Fast-forward to Monday at 5 A.M.: I had spent the night in Rockaway and driven in before dawn, hoping to find a Tuesday-Friday spot, since alternate side is suspended on both those days, for Election Day and Diwali, an Indian festival that I could have gotten very enthusiastic about, if things had worked out differently. But, as I feared, everyone who was really committed had come in on Sunday night and scored a spot. I set my odometer, so that at least I would have some concrete measure of distress, and by the time I gave up I had driven seven miles.
So it was that at 9 A.M. I was lurking at the top of Penny Lane, waiting for the street sweeper to pass. Before me was a solid line of double parkers. The S.U.V. directly in front of me moved across the street to a meter, and I noticed that the sign that pertains to the metered spaces said that the sweeper is supposed to have come and gone at that end of the street between eight-thirty and nine. I decided I’d pull over there, too, although I was beyond the metered spaces—if the sweeper came, I would get herded down the street and off the block and end up paying to park, but I had already invested close to five hours in this project, and I was ready to take my chances.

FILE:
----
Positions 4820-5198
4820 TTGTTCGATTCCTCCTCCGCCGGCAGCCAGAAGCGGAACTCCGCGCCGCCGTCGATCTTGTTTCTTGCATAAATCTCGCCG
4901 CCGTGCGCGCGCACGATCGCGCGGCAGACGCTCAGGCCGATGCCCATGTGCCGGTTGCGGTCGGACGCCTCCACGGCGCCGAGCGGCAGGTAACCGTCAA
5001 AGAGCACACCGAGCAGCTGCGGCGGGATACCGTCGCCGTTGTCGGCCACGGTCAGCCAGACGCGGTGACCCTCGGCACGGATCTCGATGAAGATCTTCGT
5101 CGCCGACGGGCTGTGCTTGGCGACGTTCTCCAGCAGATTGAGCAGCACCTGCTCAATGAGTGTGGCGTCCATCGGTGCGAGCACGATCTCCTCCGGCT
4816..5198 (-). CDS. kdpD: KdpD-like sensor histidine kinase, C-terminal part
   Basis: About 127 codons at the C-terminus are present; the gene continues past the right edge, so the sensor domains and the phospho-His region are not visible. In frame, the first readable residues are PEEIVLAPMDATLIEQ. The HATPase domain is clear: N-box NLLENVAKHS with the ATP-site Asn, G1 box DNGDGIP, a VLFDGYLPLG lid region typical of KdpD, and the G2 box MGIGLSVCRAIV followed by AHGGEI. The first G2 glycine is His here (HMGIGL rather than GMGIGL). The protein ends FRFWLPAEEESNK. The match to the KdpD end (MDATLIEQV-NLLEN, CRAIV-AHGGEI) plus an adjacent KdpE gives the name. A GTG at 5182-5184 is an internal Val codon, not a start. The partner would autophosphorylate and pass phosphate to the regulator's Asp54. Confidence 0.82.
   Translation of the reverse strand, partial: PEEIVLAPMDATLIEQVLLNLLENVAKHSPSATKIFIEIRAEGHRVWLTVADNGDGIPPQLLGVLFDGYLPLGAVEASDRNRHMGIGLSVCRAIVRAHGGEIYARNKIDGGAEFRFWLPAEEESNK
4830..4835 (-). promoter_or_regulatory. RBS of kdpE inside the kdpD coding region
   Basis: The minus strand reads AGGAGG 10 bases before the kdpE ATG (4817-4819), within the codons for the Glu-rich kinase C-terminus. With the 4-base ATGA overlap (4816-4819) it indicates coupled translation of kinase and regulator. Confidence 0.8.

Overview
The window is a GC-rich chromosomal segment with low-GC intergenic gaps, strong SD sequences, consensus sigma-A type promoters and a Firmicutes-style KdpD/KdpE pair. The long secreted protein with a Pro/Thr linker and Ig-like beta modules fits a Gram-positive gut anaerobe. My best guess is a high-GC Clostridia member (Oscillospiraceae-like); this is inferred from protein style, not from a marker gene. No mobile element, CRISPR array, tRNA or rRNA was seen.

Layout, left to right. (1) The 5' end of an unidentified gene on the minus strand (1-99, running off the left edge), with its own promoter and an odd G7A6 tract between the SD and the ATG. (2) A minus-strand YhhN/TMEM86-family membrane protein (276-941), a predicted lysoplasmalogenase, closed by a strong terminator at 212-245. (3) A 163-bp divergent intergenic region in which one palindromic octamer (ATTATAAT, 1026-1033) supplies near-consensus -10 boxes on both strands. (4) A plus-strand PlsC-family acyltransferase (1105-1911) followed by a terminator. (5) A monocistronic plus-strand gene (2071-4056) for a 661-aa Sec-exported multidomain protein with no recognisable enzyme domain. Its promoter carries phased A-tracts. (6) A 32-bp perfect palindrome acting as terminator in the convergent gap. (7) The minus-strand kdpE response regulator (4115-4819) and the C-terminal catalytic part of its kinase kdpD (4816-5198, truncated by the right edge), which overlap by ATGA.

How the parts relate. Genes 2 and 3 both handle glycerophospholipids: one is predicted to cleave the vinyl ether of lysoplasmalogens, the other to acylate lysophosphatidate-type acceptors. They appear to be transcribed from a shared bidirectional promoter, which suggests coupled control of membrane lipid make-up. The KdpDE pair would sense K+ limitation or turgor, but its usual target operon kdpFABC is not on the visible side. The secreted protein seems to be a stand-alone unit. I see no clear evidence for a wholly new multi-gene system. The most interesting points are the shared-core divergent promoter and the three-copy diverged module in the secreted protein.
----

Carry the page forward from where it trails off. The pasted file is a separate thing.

Suddenly a woman in a Subaru pulls up next to me and blocks traffic to tell me that she’s been here since eight-thirty and I have to move. She was scary, and I was ready to move just to get away from her, although the entire block ahead of us was clear, if she wanted to take her chances, too. A woman who had been sitting on the stoop smoking a cigarette and talking on her cell phone decided to intervene. The next thing I knew, the woman in the Subaru, who was Asian, and the cell-phone woman, who was Caucasian, were tangling in the street: pulling each other’s hair and twisting each other’s arms and whacking each other with purses and sending cigarettes and cell phones flying. I dialled 911. The guy in the S.U.V., who was Puerto Rican, came to my window and said, “You stay here. We park together. When the broom comes, I’ll move up and hold the spot. You can go around the block—I’ll let you in.”